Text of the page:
Food for thought
A photo of undercooked chicken served in a dining hall spreads on Facebook, students share dining
Published: Thursday, March 21, 2013
Updated: Thursday, March 21, 2013 00:03
It started with a photo of a bloody piece of chicken posted on Facebook early Wednesday morning.
But 989 likes, 200 shares and more than 230 angry comments after Zach Nelson posted the photo of an undercooked piece of chicken he received at the Smokehouse station at the Juniper Dining Hall about a month ago, alumni, students and parents have taken to social media to voice their complaints.
Nelson, a freshman majoring in mechanical engineering, said he was upset to discover that Juniper Dining Hall had replaced its name-brand cereal choices to generic options.
So he decided to post the month-old photo around 2 a.m. with a lengthy message, publicly airing his grievances.
“I am a conscious eater and like to control what nutrients and relatively how much I put on my plate,” he wrote. “...Let me start with the most recent noticeable ‘downgrade’ that has been made. There is no longer name brand cereal, thus suffering the lost [sic] of our delicious Frosted Flakes. I’ve noticed that on my repeated morning visits to the JP dining hall, in which I arrive shortly after breakfast, the same pot of “Mediterranean,” soup-like, curry flavored WHATEVER is amongst the first of the non-appetizing meals. Now, we proceed past the Green Zone — not always my choice, but I have enjoyed a few meals there. The American Station, always piled with tempting fries, sometimes offers shriveled up hotdogs and fowl [sic] tuna melts that have barely a helping, or even a taste, of tuna on top. It should be an embarrassment to serve such a dish.
“.... About a month or so ago, I asked for a peice [sic] of fried chicken from the highly glorified smokehouse inside the dining hall. After one bite I reached for another and well, you can see from the picture my view. I showed the guy behind the counter from where I got such a mockery peice [sic] of chicken, only to [sic] he replied with ‘well...’ and a shrug of the shoulders.”
Nelson posted the photo and went to sleep, but by the time he woke up, his inbox was filled with messages from other concerned students.
“It just kind of shocked me,” he said. “I was just excited to write something (with the photo on Facebook) to rant, but it ended up being way too long. I didn’t know how it came across until I woke up, but it was actually well said, and it reached out somewhere.”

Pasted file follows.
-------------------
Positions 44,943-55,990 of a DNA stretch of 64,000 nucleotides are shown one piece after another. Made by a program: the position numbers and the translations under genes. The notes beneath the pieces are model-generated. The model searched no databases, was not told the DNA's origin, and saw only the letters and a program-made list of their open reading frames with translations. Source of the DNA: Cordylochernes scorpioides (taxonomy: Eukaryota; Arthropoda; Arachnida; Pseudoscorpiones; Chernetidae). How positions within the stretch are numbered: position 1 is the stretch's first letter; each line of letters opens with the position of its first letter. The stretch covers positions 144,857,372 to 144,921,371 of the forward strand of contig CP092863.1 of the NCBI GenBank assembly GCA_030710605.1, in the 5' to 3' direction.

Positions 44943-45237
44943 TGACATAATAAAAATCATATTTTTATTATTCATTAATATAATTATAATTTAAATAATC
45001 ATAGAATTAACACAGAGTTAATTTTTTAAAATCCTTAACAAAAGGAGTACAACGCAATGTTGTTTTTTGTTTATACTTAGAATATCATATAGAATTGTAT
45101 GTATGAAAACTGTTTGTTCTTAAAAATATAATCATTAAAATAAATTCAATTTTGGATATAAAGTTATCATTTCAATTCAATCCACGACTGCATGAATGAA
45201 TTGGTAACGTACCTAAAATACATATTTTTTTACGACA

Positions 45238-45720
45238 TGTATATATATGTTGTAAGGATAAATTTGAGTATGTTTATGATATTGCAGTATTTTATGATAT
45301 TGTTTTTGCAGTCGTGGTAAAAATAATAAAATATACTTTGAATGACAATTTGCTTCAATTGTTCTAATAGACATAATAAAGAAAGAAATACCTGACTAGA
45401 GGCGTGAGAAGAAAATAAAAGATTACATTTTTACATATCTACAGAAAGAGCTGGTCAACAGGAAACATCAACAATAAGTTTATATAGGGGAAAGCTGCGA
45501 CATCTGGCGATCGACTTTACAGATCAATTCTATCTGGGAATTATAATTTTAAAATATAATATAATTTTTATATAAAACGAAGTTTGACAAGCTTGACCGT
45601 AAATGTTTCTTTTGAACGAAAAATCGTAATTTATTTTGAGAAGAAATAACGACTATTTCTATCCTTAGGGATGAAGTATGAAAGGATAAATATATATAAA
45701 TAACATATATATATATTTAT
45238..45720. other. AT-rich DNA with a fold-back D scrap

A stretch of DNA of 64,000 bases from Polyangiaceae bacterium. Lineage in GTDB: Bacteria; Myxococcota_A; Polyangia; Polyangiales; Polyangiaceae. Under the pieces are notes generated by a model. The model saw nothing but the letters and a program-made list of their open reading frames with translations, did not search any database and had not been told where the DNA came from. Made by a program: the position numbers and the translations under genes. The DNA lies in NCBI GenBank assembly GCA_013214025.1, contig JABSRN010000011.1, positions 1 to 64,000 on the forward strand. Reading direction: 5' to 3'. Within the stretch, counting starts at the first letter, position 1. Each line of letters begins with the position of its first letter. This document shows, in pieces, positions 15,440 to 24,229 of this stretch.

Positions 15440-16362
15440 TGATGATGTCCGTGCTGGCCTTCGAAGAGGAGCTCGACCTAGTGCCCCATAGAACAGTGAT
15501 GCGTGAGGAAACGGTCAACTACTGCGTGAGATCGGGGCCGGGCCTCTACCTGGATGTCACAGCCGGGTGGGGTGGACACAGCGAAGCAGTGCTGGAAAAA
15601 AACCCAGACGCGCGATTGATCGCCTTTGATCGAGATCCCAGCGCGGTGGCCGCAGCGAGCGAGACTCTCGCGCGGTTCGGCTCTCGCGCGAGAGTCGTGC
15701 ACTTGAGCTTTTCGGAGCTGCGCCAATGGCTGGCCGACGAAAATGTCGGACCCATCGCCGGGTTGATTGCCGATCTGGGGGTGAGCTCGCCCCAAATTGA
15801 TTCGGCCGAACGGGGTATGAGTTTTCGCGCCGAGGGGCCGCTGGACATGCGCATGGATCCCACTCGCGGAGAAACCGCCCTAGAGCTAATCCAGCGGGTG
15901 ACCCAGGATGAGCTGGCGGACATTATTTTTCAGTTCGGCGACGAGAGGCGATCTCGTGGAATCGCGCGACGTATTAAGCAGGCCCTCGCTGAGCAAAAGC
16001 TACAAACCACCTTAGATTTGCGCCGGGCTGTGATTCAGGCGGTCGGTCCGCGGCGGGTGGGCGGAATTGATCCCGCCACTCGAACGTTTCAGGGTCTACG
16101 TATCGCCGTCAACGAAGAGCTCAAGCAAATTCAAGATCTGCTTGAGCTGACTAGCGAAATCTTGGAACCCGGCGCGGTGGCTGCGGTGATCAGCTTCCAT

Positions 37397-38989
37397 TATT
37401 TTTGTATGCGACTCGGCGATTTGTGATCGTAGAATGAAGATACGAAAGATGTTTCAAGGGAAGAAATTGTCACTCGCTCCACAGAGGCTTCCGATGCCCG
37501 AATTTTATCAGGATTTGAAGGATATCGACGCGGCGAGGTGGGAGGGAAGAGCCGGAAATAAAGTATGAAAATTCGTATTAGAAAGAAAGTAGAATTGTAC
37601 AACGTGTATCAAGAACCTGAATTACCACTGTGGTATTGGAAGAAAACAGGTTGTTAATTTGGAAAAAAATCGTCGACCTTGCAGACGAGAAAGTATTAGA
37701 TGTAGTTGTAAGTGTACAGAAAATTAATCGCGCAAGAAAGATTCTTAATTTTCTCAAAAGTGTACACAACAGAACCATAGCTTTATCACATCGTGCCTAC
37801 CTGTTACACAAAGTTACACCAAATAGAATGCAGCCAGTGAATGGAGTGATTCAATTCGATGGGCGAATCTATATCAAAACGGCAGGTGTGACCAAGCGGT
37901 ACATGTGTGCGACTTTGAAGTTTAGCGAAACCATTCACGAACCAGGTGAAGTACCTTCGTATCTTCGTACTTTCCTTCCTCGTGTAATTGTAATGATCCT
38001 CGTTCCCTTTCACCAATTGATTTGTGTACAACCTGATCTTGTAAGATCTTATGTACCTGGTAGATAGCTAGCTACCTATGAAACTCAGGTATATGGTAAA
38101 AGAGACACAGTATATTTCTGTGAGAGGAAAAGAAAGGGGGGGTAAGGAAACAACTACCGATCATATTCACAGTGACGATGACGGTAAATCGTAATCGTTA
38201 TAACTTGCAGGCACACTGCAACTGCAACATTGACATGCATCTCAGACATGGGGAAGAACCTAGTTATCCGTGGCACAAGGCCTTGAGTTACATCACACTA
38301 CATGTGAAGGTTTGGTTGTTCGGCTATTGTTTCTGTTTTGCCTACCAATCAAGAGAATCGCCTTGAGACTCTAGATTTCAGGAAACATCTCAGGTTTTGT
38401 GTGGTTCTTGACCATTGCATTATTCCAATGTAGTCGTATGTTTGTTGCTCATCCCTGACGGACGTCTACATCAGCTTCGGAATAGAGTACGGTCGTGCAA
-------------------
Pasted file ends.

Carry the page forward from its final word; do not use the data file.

In his Facebook post, Nelson said he feels the quality of “Argos,” or Fresh Food Company is higher than Juniper and “Andros,” also known as the Bulls Den Café.
USF Dining responded to the photo on Facebook around 5 p.m., saying they would host an advisory meeting/food forum to address Juniper dining, titled “How is your Dining Experience?” on Monday at 5 p.m. in Juniper-Poplar classroom 1319.
“We know you have been recently voicing your concerns and we thank you for the feedback,” the message said. “Hearing about your experiences, both good and bad, is instrumental for us to make USF’s dining program exceptional. Our number one goal is to provide the entire campus community with an exceptional experience, every time.”
Jenna Engel, marketing manager for Aramark dining services which manages USF Dining, said in an email statement to The Oracle that health inspections are completed quarterly at all locations on campus.
“We are licensed, inspected and regulated according to the Chapter 509, Florida Statutes FS standard,” she said.
Engel declined to comment further unless a list of prepared questions were provided via email.
Nelson said he noticed a change later the same day in the amount of management walking around observing staff in Juniper Dining. Many carried clipboards and walked around the seating and serving areas of the dining hall, a sight that could be seen even through the dinner shift.
“I could tell from the minute I walked in the dining hall,” Nelson said. “I was like ‘Wow, hey. They’re actually doing something.’ And there were a bunch of people walking around that I had never seen before, sitting there and discussing business.”
Nelson said he spoke with the director of Champion’s Choice about his concerns, and plans to talk to the director of Juniper Dining as well.
Comments on the Facebook photo poured in as the day progressed and students such as Karisa Eustace, a freshman majoring in athletic training, said they wrote letters to Aramark expressing their frustrations with the dining hall.
In her letter, Eustace said she was frustrated with being forced to purchase a meal plan, despite living in an apartment on-campus that is equipped with a full kitchen and refrigerator. She also said her religious dietary habits make it difficult to find foods in the dining hall that she is able to eat, and she has found the quality of the meat served in the dining halls to be “poor.”